words, having observed shifts in the epistemology of body-knowledge
in China, this chapter will explore whether such shifts also generated a change
in the lived experience (or phenomenology) of the body.
Blood in the canonical medical literature
Literate physicians in imperial China found it natural to ground their understandings of the body in canonical works such as the Yellow Emperor’s Inner
Canon (黃帝內經). This compilation of Han Dynasty (206 BCE–220 CE) texts
(and a few earlier and later) explains the body, in health and disease, as part
of the cosmological order
The dead body, the individual and the limits of medicine
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Shildrick, M. (2014) Visceral phenomenology: organ transplantation, identity and
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Medicine. New York, SUNY Press.
Thomas, S., Burke, S. and Barry, S. (2014) The Irish health-care system and austerity: sharing the pain. The Lancet, 383: 1545–1546.
Wehling, P. (2011) Biology, citizenship and the government of biomedine. IN:
Brockling, U., Gasmann, S. and Lemke, T. (eds) Governmentality: Current Issues,
Future Challenges. New York, Routledge: pp. 225–246.
Yeates, N. (1999
unconsidered background of the ready-to-hand. See Martin Heidegger,
“The thing,” in Poetry, Language, Thought, trans. Albert Hofstadter (New York:
Harper and Row, 1971); Graham Harman, “Technology, objects and things in
Heidegger,” Cambridge Journal of Economics 34 (2010): 17–25; Jane Bennett and
William Connolley, “The crumpled handkerchief,” in Time and History in Deleuze
and Serres, ed. Bernd Herzogenrath (New York: Continuum, 2012); Ian Bogost,
Alien Phenomenology; or, What It’s Like to Be a Thing (Minneapolis: University of
Minnesota Press, 2012).
7 The other chapters
Kuhn, The Structure of Scientific Revolutions (Chicago: University of
Chicago Press, 1962).
30 For an erudite study that places Kuhn’s contribution to the human sciences in
the context of the postwar “Harvard complex,” see Joel Isaac, Working Knowledge:
Making the Human Sciences from Parsons to Kuhn (Cambridge, MA: Harvard
University Press, 2012).
31 Karl Popper, The Logic of Scientific Discovery (London: Hutchinson, 1968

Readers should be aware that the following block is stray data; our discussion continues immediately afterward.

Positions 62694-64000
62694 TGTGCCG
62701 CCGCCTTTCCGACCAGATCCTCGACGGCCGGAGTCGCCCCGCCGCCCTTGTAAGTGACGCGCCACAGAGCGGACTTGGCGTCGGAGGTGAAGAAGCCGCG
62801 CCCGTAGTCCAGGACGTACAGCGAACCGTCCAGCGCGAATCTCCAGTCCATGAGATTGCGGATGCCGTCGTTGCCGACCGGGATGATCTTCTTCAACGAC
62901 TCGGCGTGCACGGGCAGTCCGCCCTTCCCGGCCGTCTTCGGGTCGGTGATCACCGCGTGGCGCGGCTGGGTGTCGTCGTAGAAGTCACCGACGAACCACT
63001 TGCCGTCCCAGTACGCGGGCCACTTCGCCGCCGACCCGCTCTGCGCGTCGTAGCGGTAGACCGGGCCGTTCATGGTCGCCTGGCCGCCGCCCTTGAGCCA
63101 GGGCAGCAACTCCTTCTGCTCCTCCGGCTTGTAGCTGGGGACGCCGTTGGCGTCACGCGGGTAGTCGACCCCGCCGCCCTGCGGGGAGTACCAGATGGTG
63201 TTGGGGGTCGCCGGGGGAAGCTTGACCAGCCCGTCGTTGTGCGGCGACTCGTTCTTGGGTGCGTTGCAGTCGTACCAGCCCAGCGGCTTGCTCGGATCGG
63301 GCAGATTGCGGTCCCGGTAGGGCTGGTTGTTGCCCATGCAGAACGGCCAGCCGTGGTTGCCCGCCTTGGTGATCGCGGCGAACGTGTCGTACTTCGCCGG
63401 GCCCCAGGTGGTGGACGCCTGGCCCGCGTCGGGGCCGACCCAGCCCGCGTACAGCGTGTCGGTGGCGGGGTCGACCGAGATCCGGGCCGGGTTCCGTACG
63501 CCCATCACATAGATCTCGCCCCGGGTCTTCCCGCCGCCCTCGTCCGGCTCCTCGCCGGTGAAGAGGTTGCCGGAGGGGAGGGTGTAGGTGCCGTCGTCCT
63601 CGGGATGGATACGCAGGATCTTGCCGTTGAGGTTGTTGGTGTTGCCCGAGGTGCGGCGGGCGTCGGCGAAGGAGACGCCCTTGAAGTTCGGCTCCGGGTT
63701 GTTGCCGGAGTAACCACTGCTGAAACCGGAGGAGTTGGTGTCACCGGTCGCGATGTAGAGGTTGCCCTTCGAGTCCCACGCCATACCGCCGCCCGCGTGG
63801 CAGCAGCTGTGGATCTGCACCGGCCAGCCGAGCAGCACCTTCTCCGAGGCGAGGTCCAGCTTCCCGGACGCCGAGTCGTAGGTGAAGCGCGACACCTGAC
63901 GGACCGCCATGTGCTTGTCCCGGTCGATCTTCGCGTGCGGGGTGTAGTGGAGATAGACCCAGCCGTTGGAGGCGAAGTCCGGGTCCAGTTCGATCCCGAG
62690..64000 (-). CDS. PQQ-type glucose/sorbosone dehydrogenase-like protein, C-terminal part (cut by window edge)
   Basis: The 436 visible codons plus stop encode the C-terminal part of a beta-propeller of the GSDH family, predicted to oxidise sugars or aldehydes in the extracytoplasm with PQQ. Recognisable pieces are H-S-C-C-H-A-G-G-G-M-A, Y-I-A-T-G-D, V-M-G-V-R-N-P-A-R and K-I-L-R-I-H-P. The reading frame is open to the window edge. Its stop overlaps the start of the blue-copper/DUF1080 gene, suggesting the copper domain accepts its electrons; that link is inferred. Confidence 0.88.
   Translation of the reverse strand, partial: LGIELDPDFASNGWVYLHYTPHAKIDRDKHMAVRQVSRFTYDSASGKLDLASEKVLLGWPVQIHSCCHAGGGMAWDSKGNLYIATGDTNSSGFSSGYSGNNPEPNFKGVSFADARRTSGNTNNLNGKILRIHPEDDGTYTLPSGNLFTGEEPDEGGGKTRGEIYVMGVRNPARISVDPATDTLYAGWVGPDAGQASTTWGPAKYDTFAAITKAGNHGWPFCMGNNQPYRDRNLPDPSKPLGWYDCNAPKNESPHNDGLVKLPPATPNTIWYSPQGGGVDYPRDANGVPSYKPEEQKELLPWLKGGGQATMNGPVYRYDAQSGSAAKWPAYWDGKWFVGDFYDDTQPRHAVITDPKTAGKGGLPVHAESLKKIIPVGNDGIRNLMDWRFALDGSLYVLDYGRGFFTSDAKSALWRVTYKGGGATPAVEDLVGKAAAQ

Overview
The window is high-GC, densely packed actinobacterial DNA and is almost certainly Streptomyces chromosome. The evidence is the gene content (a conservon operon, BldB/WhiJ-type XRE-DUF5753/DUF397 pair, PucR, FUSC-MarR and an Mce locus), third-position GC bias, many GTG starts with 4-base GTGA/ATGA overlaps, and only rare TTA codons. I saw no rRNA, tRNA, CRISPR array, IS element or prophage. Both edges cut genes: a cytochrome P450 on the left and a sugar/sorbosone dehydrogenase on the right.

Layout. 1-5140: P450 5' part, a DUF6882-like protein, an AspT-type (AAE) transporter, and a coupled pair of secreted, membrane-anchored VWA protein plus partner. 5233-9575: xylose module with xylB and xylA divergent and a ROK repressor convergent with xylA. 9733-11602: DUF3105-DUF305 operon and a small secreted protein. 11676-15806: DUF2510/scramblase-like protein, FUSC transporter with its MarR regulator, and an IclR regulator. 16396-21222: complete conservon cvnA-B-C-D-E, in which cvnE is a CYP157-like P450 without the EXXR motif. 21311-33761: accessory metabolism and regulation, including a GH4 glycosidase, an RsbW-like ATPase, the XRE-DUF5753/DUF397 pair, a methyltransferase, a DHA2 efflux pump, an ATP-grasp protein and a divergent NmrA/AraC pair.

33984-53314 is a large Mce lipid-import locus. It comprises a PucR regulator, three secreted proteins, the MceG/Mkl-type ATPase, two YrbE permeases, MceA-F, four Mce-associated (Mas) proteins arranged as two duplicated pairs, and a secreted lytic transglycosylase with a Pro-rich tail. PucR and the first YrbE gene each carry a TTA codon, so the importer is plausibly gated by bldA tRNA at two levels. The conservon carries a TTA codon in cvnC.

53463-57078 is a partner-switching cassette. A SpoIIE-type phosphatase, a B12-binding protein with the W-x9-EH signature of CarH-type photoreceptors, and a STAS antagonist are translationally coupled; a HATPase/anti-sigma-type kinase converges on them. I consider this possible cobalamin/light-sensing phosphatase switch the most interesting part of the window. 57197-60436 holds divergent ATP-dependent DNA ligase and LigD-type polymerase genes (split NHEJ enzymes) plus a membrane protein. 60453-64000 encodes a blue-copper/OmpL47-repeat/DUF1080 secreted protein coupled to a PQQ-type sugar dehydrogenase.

); Edmund Husserl, The Crisis of European Sciences and Transcendental
Phenomenology, trans. David Carr (Evanston, IL: North western
Writing the history of the ‘International’ Health Service
Julian M. Simpson
research’, The Oral History Review, 39:1 (2012).
85 Keulen & Kroeze, ‘Back to business’, p. 16.
86 Perks, ‘Roots of oral history’, p. 220.
87 T. Kushner, ‘Great Britons: Immigration, history and memory’, in K. Burrell
& P. Panayi (eds), Histories and Memories: Migrants and Their History in
Britain (London, New York: Tauris Academic Studies, 2006), p. 22.
88 C. Brown, ‘Reflections on oral history and migrant communities in
Britain’, Oral History, 34:1 (2006), p. 69.
89 Brown, ‘Reflections on oral history’, p. 72.
90 R. K. Kirby, ‘Phenomenology and the
to do this, Kolvin separated childhood psychotics into groups
relating to age of onset and then divided up the
‘phenomenology’ of the condition according to these
different groups. What was significant in the planning of this
exercise was the implementation of ‘rigorous criteria’
to ensure that the children could be compared with one another
Jürgen Habermas. 144
The term ‘intersubjectivity’ can be
traced back to the French philosopher Edmund Husserl’s works
in phenomenology. Husserl had used it to describe the way that
beliefs and meanings are formed through both empathy and a shared
sense of egocentric perception. 145 Maurice Merleau-Ponty had discussed
‘intersubjectivity’ in 1945 in relation to early